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Qualification - Advanced Certificate in Applied Management (Herbs)

Course CodeVBS001
Fee CodeAC
Duration (approx)900 hours
QualificationAdvanced Certificate

Distance Education -Certificate in Herbs Course

  • Develop  skills needed to manage a herb herb businesses, either farms, nurseries or businesses handling herb products (eg. dried or fresh produce, oils and essences, crafts, medicines).
  • Learn about identification, growing, processing and marketing herbs and herb products
  • 600 hour, self paced course

Course Content and Structure

There are three parts to this course as follows:

This involves four core units which are common to all streams of this Advanced Certificate C12CN001. These are  Management, Office Practices, Marketing and Business Operations.

Develops basic office skills covering use of equipment, communication systems (telephone, fax, etc) and office procedures such as filing, security, workplace organisations, etc.

Develops knowledge of basic business operations and procedures (eg. types of businesses, financial management, business analysis, staffing, productivity, etc) and the skills to develop a 12 month business plan.

Develops knowledge of management structures, terminology, supervision, recruitment and workplace health and safety.

Develops a broad understanding of marketing and specific skills in writing advertisements, undertaking market research, developing an appropriate marketing plan and selling.

" I wanted to study herbs .... ACS offered the best option - study at home, at my own pace and still tutor contact when I needed it. I was undecided in the facet of herbs that I wanted to specialise in - that was until I completed an assignment to produce three herbal products. My tutor tested my products and encouraged me to set up a small business making and distributing a range of natural herbal cosmetic and household products. His guidance has helped me establish an interesting and profitable business from my studies"
- Catherine, studying Certificate in Applied Management

This involves three units as follows:

Herbs Stage 1

1. Introduction

2. Herb Culture

3. Lamiaceae Herbs

4. Using Herbs: Herb Crafts

5. Using Herbs: Herbs For Cooking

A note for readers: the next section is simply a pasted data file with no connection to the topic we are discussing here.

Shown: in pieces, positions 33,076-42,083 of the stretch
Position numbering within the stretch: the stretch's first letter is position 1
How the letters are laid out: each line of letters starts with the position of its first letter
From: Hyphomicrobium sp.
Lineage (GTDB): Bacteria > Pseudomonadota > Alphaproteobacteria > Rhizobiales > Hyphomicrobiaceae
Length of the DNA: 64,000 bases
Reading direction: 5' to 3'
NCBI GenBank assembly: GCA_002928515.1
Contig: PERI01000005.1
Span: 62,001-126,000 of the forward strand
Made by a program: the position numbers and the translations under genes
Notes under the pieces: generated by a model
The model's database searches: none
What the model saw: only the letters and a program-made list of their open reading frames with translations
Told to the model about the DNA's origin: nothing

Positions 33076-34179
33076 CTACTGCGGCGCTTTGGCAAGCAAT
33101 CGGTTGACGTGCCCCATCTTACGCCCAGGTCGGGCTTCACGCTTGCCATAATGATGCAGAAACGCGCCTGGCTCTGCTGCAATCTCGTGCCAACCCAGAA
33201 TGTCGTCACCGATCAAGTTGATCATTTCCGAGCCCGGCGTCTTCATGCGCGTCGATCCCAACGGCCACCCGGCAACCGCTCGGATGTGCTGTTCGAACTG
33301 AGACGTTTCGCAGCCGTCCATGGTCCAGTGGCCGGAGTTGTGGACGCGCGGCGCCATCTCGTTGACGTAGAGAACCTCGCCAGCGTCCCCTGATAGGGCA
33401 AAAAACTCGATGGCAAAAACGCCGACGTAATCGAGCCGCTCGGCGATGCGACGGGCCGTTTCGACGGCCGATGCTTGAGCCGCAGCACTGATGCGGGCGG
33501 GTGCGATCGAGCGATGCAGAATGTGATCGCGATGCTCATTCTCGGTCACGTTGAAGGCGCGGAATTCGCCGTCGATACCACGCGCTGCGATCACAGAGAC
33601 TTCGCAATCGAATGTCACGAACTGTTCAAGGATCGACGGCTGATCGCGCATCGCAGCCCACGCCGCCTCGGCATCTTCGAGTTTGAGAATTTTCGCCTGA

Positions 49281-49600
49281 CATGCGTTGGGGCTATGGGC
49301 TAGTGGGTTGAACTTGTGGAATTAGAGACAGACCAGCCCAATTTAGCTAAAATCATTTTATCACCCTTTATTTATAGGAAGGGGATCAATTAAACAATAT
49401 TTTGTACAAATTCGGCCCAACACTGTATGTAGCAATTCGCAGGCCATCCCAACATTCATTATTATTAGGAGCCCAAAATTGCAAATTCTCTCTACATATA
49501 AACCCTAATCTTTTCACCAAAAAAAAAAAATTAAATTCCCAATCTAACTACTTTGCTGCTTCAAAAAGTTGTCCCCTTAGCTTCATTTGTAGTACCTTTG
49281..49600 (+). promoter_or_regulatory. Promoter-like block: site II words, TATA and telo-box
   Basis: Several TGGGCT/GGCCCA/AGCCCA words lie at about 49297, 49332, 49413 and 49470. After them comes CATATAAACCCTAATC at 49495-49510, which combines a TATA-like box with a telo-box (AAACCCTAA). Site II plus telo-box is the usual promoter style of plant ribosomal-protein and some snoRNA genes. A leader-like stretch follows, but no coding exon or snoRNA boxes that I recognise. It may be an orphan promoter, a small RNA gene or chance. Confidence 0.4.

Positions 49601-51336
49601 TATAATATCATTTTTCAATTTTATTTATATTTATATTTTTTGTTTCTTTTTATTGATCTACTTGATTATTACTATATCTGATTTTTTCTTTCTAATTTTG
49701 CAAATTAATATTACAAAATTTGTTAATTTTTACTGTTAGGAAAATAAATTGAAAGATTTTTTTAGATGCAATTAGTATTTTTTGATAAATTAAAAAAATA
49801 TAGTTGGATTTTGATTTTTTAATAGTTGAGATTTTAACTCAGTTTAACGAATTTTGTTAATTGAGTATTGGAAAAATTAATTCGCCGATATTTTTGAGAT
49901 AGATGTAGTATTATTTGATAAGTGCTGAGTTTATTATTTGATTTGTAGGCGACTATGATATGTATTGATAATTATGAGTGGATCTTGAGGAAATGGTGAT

6. Using Herbs: Medicinal Herbs

7. Harvest & Post-harvest

8. Producing Herb Products

Herbs Stage 2

1. Introduction To Herb Farming

2. Organic Growing Practices

3. Liliaceae Herbs: Garlic, chives, etc.

4. The Mints

5. Lavenders

6. Other Significant Herbs

7. Herb Farming Practices

8. Herb Farm Layout & Design

Herbs Stage 3

1. Compositae (Asteraceae) Herbs

2. Umbelliferae (Apiaceae) Herbs

3. Topiary & Hedges

4. Companion Planting

5. Herbs In Landscaping

6. Commercial Herb Preparation

7. Herb Nursery Management

8. Marketing Herb Products

9. Research Project

A 200 hour research project on a selected aspect of the herb industry. Alternatively, verification of approved work experience may provide exemption from this requirement.

There are two options available to you to satisfy this requirement:


Alternative 1.

If you work in the industry that you have been studying; you may submit a reference from your employer, in an effort to satisfy this industry (ie. workplace project) requirement; on the basis of RPL (ie. recognition for prior learning), achieved through your current and past work experience.

The reference must indicate that you have skills and an awareness of your industry, which is sufficient for you to work in a position of responsibility.

Alternative 2.

If you do not work in the relevant industry, you need to undertake a project as follows.



Procedure for a Workplace Project

This project is a major part of the course involving the number of hours relevant to the course (see above). Although the course does not contain mandatory work requirements, work experience is seen as highly desirable.